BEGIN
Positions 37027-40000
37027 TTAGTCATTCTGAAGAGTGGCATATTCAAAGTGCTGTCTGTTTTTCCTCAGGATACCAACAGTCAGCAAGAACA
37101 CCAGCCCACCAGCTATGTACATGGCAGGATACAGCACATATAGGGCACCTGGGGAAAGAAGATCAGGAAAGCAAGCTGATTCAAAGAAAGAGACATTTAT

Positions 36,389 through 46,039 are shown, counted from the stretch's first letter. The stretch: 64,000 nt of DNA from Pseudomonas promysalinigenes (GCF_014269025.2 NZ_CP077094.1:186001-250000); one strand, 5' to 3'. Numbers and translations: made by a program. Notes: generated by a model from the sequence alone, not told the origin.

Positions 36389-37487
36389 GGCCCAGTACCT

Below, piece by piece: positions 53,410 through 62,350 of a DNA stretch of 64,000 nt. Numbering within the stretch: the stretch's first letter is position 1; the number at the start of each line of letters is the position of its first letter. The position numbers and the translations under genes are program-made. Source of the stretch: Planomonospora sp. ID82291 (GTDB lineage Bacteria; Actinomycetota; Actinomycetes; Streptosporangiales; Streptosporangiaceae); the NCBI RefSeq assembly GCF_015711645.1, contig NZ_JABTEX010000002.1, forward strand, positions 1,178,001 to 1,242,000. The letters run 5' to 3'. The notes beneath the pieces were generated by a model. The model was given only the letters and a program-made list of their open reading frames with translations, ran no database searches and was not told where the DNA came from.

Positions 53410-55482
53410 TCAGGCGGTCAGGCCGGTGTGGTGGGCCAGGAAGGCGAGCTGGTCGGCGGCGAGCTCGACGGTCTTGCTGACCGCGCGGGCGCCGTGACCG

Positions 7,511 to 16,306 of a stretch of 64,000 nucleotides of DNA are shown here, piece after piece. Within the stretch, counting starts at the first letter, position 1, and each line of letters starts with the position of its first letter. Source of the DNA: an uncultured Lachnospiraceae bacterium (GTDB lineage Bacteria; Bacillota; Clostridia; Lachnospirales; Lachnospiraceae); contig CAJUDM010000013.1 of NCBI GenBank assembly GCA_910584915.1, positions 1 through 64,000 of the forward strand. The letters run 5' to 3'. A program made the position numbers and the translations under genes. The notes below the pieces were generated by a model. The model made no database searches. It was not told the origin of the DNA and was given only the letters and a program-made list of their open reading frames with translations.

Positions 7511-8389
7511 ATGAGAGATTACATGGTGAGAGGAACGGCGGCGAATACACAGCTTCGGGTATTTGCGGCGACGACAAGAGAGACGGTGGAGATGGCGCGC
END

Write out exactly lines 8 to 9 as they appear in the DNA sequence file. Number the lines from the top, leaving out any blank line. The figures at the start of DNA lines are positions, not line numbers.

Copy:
Positions 53410-55482
53410 TCAGGCGGTCAGGCCGGTGTGGTGGGCCAGGAAGGCGAGCTGGTCGGCGGCGAGCTCGACGGTCTTGCTGACCGCGCGGGCGCCGTGACCG